Vladimir Vavilov (1925–1973) was a Russian guitarist, lutenist and composer. As a composer he routinely ascribed his own works to others, primarily those of the Renaissance and Baroque eras — even though his compositions were stylistically quite different than the music of those eras.
Vavilov composed “Ave Maria” around 1970, attributing it to “Anonymous.” After his death in 1973 it was falsely attributed to Giulini Caccini (1551-1618), and it has been recorded and is still often performed with that attribution.
Perhaps the work's popularity owes something to its simple yet attractive chord structure. Compare the repeated eight-bar changes of Vavilov's work — Am | Dm7 | G7 | CM7 | FM7 | Dm | B7 | E — to the first eight bars of Jerome Kern's “All the Things You Are” — Am7 | Dm7 | G7 | CM7 | FM7 | F#m7 B7 | EM7 | EM7.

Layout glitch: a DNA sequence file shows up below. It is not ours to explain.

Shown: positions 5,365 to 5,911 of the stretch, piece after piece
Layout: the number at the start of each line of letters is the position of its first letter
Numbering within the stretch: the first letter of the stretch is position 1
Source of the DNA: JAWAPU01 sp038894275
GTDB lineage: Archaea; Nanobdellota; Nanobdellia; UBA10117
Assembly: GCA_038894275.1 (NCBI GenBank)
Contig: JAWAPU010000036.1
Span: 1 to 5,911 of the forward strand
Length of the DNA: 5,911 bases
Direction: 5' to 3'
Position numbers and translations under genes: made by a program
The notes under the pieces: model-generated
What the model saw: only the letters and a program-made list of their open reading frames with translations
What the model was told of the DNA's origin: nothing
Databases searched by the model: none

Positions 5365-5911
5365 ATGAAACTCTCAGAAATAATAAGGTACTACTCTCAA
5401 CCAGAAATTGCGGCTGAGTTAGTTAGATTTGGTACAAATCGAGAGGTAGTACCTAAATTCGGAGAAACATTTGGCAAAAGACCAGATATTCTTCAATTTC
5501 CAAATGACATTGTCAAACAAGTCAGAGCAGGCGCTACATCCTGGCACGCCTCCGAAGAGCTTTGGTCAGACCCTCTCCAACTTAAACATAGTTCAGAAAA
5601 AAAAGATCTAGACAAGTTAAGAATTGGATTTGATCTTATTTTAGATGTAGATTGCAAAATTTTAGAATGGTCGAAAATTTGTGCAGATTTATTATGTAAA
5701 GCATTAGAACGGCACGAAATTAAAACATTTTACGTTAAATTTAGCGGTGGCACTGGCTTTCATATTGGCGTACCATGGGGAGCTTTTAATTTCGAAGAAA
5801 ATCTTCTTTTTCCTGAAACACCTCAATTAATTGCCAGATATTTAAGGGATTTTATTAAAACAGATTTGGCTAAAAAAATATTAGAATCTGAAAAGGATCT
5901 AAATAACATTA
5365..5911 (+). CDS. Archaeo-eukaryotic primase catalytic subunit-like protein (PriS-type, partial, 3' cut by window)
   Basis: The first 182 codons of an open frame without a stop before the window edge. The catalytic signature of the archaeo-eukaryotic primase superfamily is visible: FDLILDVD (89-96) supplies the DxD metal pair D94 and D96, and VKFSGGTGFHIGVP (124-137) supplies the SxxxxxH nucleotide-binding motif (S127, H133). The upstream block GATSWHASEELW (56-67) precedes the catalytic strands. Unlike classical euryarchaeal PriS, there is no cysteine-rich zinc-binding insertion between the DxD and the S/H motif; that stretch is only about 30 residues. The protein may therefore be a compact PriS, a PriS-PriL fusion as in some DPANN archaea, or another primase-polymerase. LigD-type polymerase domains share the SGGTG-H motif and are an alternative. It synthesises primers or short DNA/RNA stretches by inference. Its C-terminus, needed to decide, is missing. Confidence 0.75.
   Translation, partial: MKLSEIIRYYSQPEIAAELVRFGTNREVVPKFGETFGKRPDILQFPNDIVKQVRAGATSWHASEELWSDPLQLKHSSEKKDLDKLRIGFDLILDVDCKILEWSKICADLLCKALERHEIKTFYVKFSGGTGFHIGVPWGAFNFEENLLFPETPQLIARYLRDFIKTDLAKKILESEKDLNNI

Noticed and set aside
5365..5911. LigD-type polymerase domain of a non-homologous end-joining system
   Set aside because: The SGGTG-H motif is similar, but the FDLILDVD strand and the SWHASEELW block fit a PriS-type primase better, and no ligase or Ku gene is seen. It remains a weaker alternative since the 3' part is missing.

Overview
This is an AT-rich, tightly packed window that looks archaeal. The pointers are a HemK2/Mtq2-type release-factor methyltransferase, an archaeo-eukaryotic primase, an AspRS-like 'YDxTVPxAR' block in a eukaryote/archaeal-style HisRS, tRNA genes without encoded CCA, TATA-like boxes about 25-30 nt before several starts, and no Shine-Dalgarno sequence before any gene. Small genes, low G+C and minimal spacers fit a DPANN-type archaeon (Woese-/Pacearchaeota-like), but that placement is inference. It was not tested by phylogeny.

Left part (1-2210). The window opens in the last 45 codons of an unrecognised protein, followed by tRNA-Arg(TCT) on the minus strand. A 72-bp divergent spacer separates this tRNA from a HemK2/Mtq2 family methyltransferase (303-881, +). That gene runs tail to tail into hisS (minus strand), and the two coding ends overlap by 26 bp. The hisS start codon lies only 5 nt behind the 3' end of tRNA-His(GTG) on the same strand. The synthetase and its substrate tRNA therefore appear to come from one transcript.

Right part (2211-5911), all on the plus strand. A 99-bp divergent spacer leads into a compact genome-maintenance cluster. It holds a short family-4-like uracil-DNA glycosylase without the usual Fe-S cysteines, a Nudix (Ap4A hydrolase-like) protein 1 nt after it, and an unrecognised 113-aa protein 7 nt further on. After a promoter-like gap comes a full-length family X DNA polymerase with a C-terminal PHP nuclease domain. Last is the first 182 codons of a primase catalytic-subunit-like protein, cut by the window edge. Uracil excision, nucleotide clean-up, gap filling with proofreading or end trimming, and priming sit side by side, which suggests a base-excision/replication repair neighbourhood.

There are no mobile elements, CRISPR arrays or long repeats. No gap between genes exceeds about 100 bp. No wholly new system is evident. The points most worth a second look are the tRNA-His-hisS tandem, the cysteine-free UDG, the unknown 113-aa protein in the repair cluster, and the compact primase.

Regardless of its pedigree, “Ave Maria” is a lovely aria that is well-suited to the “singing” capabilities of the trombone or euphonium.
This video is a demo of the sheet music available from Con Spirito Music. Visit conspiritomusic.com.
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